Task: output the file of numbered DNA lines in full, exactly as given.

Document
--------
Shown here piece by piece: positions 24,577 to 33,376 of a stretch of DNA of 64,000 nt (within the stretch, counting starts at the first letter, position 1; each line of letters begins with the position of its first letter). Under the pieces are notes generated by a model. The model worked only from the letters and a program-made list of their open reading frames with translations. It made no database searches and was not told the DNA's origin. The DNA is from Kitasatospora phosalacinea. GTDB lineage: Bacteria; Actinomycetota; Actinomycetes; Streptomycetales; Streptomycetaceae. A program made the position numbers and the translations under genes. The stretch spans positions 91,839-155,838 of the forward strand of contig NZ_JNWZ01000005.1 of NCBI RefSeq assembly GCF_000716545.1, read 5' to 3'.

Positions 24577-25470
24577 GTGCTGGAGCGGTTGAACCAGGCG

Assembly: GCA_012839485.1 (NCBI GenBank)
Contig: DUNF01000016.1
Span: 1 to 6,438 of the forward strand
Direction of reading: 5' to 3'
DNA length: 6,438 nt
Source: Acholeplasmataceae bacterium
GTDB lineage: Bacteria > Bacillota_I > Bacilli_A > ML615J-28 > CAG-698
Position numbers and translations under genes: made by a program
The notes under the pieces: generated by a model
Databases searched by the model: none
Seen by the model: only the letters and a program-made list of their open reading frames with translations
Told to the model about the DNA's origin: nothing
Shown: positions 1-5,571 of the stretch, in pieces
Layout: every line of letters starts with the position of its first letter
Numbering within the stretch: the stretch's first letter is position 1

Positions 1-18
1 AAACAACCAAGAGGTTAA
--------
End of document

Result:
Shown here piece by piece: positions 24,577 to 33,376 of a stretch of DNA of 64,000 nt (within the stretch, counting starts at the first letter, position 1; each line of letters begins with the position of its first letter). Under the pieces are notes generated by a model. The model worked only from the letters and a program-made list of their open reading frames with translations. It made no database searches and was not told the DNA's origin. The DNA is from Kitasatospora phosalacinea. GTDB lineage: Bacteria; Actinomycetota; Actinomycetes; Streptomycetales; Streptomycetaceae. A program made the position numbers and the translations under genes. The stretch spans positions 91,839-155,838 of the forward strand of contig NZ_JNWZ01000005.1 of NCBI RefSeq assembly GCF_000716545.1, read 5' to 3'.

Positions 24577-25470
24577 GTGCTGGAGCGGTTGAACCAGGCG

Assembly: GCA_012839485.1 (NCBI GenBank)
Contig: DUNF01000016.1
Span: 1 to 6,438 of the forward strand
Direction of reading: 5' to 3'
DNA length: 6,438 nt
Source: Acholeplasmataceae bacterium
GTDB lineage: Bacteria > Bacillota_I > Bacilli_A > ML615J-28 > CAG-698
Position numbers and translations under genes: made by a program
The notes under the pieces: generated by a model
Databases searched by the model: none
Seen by the model: only the letters and a program-made list of their open reading frames with translations
Told to the model about the DNA's origin: nothing
Shown: positions 1-5,571 of the stretch, in pieces
Layout: every line of letters starts with the position of its first letter
Numbering within the stretch: the stretch's first letter is position 1

Positions 1-18
1 AAACAACCAAGAGGTTAA